I have done and tried a lot of new things these past couple years now, most of them not even directly related to things that I wasn't "supposed" to do as a practicing Mormon. I just found myself saying "yes" to new things, new experiences, trying stuff I had never even thought to try before. And it has been good. I am challenging a lot of things I didn't even realize I was holding to so closely. For example, I went to a shooting range and fired a pistol for the first time. I don't love guns, but I have at least tried that now. The world has opened up before me. I feel safer and more confident in myself. I still only think I like 30-40% believe in God, but I do feel more settled and serene.

People from church - I try to remind myself, they are coming from a place of care and concern - have tried to encourage me to go back, to attend activities or meetings, to meet with leaders. I have had to learn to politely say "no thank you," to set my boundaries, and stick to them. To respect my own ability to make choices for my life to trust my decisions and understanding of what I want, and to demand that others respect that as well. This has been a good learning experience for me too.

I don't know what the future holds. I don't know if I will get married or have kids, if my path will lead me back toward the church my parents chose as a young couple with two children, or to a different church, or to some other path I can't even imagine. Maybe I'm actually ok with not knowing.

Maybe it is enough that I can tell myself, Yes I validate your struggle, you are known and loved.



*and probably even a lot of people within the religion would agree that I shouldn't go against that, but other people might also think a person struggling with such thoughts should pray more, read her scriptures more, just trust more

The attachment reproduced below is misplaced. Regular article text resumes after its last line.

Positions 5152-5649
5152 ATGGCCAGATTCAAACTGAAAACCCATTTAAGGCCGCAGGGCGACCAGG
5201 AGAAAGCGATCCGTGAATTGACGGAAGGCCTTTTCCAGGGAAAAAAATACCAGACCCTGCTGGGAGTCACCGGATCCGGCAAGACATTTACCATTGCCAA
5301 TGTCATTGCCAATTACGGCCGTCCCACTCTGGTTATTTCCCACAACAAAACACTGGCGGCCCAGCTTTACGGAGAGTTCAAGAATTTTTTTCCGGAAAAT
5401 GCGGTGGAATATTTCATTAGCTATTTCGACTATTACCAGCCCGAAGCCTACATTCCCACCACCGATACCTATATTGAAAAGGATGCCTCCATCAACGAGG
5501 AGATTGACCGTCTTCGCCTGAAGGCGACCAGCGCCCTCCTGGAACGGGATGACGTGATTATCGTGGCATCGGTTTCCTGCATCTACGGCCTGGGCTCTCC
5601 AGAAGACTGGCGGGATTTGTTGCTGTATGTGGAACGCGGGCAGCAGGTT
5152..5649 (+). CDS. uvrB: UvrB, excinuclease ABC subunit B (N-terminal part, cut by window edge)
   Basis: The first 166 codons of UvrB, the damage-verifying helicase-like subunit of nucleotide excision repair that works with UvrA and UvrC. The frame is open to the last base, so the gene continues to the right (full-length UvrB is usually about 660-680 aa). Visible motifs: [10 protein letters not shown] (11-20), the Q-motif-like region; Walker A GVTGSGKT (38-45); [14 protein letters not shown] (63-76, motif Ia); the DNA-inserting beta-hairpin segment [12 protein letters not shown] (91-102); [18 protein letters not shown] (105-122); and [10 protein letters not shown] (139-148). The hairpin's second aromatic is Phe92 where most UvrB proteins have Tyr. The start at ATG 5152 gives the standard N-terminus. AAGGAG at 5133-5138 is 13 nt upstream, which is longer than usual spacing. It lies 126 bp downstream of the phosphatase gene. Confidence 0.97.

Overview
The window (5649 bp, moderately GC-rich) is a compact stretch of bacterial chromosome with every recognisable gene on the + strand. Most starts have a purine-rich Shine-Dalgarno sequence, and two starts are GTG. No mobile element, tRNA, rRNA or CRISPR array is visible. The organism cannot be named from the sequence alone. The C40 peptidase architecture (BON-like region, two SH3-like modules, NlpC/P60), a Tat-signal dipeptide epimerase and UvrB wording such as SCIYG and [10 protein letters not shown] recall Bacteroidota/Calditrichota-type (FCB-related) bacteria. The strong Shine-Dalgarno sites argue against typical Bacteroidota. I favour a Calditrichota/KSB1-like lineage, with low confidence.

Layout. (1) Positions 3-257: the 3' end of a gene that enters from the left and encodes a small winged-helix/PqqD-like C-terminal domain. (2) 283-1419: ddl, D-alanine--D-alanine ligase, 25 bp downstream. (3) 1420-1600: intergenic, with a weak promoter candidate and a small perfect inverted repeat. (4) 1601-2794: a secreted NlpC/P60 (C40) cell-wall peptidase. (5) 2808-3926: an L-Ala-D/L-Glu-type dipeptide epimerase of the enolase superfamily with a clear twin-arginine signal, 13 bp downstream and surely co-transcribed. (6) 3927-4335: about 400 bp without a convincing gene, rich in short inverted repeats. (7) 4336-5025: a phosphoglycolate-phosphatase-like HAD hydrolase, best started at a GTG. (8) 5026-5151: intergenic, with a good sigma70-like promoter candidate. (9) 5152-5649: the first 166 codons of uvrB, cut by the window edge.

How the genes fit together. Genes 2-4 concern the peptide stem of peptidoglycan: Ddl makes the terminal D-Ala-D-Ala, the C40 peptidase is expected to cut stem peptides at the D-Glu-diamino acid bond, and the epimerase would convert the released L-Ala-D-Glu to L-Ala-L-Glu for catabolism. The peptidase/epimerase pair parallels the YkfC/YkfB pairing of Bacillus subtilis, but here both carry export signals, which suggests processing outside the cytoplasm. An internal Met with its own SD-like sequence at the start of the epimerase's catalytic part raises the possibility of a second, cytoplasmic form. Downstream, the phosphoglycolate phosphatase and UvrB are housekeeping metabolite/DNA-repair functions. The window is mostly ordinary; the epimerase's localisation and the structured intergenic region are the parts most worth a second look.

5 comments:

Thirdmango said...

Your recent journey is much the same as mine. The biggest part is how I am happier, calmer and more relaxed not going to church. I also like to hold true to the idea that I don't have everything figured out and I could end up elsewhere in the future, but where my life is right now it's simply better for me to not be a part of it then to try and be a part of it. For me the world and life is just too grey and I think I might be around the same percentage as you currently.

Love ya bubbers. C>

Saule Cogneur said...

Everyone has to find a place of peace and balance at the end of the day. I think for people like us, we are truly happiest living by our own rules and principles. It seems that can be hard for certain groups of people to understand.

Rachel Hunt said...

Two true things: I really loved this post, and it made me cry, for reasons I may not be able to explain, but that I am fairly certain hinge on the honesty of it.

I still remember the day we sat in Grasshopper and you told me, "I don't think I want to be a Mormon anymore." The words made me surprisingly sad, but I also understood.

I am still thankful for your rituals. They made my Boston life, and my real life, so much better. So much holier, more thoughtful, more grateful, and more connected to the people and seasons around me.

<3 <3 <3

ME said...

Very interesting.

Anonymous said...

I'm happy for you guys (Gromit and Thirdmango both)

C>

- Logan